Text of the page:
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Jim Killebrew has 40 years of clinical psychological work for people with intellectual disabilities, and experience teaching, administration, consulting, writing with multiple publications. Dr. Killebrew has attended four Universities and received advanced degrees. Southern Illinois University; Ph.D., Educational Psychology; University of Illinois at Springfield, Counseling Education; M.A., Human Development Counseling; Northeastern Oklahoma State University, B.A., Psychology and Sociology. Dr. Killebrew attended Lincoln Christian Seminary (Now Lincoln Christian University). Writing contributions have been accepted and published in several journals: Hospital & Community Psychiatry, The Lookout, and Christian Standard (multiple articles). He may be reached at Killebrewjb@aol.com.

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Saturday, February 9, 2013

Sequestration

 


There is angst from the President now for the impending sequestration required by law to take effect on March 1 this year.  Since the requirement is to cut over a trillion dollars from the already inflated overspending that has resulted in massive debt for the country, the cuts are now worrisome to the Administration.  Half the money will be slashed from domestic programs and the other half will be grabbed from the defense budget.  The Administration's Defense Secretary has warned the cuts will weaken the military and severely hamper America's capabilities to provide security. 

 

There has been ample warning for a long time about the problem with indiscriminate slashing of the federal monies from programs and military; all to no avail and lack of hearing from the politicians who seemingly only think about today as they put off tomorrow as a time that will never arrive.  But here we are, at the doorstep of a massive cut we are forced to do by a deal cut by the Administration at the last debt ceiling debate.

 

It sort of reminds me of "Aunt Juniper's" household belongings.  All the dainty things in place over the years, children warned not to touch the "what-knots" because they were breakable, and of course dearly loved by Aunt Juniper.  Through the years the possessions held a high place of honor in Aunt Juniper's house and everybody respected the established rules of keeping them "nice" for everyone to enjoy.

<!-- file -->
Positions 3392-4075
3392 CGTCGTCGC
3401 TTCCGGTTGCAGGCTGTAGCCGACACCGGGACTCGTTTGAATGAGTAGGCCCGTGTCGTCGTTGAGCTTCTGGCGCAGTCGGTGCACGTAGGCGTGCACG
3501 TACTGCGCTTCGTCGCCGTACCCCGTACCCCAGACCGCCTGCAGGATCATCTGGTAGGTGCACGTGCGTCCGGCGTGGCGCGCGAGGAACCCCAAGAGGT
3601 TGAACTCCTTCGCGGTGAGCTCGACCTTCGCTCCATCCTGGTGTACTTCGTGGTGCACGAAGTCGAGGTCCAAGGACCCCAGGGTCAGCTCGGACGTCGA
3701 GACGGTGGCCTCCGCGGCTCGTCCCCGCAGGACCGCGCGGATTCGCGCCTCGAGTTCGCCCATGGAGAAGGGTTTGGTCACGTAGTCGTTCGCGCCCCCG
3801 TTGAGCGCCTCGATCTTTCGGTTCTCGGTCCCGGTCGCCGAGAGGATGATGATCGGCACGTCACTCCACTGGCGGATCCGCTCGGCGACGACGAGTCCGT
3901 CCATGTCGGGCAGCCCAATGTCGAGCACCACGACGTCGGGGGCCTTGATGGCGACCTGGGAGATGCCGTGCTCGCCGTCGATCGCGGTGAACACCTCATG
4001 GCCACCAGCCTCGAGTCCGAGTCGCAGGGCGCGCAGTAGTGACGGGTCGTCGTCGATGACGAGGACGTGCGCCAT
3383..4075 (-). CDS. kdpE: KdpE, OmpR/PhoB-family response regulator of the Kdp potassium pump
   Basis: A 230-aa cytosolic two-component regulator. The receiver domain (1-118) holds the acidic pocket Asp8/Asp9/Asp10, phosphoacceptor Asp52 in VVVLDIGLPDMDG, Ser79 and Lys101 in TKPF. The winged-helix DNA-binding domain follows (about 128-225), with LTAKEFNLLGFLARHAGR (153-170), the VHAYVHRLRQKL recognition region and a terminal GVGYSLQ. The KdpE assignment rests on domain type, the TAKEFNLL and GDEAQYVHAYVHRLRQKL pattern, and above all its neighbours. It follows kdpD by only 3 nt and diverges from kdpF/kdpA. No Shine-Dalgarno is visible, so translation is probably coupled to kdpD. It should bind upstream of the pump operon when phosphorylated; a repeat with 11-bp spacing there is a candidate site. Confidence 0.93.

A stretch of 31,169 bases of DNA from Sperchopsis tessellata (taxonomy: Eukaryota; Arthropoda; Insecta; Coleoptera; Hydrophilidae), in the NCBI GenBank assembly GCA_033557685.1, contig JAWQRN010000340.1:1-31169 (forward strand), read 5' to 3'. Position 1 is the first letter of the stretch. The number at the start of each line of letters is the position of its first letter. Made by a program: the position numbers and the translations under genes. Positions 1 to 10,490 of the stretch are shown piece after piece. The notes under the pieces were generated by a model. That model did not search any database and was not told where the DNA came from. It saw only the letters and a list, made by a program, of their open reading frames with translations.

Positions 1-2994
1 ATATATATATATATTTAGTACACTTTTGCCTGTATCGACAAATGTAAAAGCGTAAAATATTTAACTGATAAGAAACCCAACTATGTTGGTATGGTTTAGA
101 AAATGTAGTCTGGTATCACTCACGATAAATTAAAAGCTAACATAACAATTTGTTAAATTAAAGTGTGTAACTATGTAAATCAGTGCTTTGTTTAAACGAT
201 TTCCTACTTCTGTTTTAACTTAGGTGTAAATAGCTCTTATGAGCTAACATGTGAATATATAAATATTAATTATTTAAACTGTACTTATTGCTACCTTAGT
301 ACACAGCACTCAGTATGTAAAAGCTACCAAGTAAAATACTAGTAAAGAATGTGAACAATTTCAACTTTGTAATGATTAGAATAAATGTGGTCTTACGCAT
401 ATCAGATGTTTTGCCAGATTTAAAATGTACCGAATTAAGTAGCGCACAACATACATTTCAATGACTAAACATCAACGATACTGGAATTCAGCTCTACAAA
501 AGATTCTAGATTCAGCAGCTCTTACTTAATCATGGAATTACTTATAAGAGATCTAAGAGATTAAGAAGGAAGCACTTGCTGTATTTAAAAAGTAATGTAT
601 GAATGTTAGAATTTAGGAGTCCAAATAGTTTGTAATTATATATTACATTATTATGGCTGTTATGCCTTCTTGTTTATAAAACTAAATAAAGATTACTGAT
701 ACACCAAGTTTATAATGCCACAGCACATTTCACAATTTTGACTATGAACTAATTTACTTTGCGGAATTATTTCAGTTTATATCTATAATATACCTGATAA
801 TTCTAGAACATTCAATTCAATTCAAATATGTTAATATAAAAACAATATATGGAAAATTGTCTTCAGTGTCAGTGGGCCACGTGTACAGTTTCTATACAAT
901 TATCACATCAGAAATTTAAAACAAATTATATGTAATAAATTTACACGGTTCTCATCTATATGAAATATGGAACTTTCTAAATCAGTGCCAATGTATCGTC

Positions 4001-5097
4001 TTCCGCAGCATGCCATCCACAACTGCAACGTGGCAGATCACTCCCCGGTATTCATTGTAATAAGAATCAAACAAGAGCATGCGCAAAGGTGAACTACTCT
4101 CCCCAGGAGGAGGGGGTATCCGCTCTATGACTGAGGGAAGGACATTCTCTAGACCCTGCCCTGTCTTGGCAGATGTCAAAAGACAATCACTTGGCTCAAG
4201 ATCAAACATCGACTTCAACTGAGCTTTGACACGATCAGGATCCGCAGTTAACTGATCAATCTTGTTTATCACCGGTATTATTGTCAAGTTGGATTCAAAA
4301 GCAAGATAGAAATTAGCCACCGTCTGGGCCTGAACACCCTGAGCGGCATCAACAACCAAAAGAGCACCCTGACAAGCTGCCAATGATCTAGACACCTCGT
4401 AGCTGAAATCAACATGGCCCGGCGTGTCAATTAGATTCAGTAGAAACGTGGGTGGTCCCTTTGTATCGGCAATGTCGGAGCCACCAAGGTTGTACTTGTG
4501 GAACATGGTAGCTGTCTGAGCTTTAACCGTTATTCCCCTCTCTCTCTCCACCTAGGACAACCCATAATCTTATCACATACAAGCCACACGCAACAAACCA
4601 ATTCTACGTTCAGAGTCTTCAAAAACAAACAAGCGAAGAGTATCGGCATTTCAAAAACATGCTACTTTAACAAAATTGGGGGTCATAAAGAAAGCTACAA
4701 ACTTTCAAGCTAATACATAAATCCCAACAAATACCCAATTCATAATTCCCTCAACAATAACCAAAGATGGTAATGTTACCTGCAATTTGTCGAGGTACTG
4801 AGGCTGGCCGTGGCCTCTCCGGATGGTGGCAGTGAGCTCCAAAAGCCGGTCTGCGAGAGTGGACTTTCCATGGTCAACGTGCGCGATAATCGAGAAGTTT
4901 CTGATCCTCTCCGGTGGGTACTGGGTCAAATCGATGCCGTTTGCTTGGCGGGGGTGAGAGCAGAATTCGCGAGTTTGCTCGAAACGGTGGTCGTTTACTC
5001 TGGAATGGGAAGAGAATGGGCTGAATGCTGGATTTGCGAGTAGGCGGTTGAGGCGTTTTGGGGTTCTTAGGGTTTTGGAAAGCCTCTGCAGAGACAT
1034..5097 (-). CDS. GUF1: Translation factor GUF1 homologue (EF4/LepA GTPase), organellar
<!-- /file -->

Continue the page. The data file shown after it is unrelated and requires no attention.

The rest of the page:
The day came, however, Aunt Juniper was no longer around and somehow the local "thrift shops" had "new stuff" on their shelves that looked remarkably like Aunt Juniper's treasured things.  It seemed the "next generation" had come along and found little or no value in the things that Aunt Juniper had thought so valuable.  So with shovel-like tossing from shelf to wheelbarrow, the things were relegated more as "junk" than heirlooms.  And so it goes with generational thinking where bygone memories of things of value are tossed to the street in favor of newer things thought important to the newest generation.

 

Perhaps the Administration should get used to the consequences, unintended or not, with the tossing of social programs and military powers by an indiscriminate sequestration of cutting.  After all, the new Administration's generational forecast was a promise for "hope and change" and a transformation for America.  Get used to it Mr. President, after all, it was your idea.

 

Jim Killebrew

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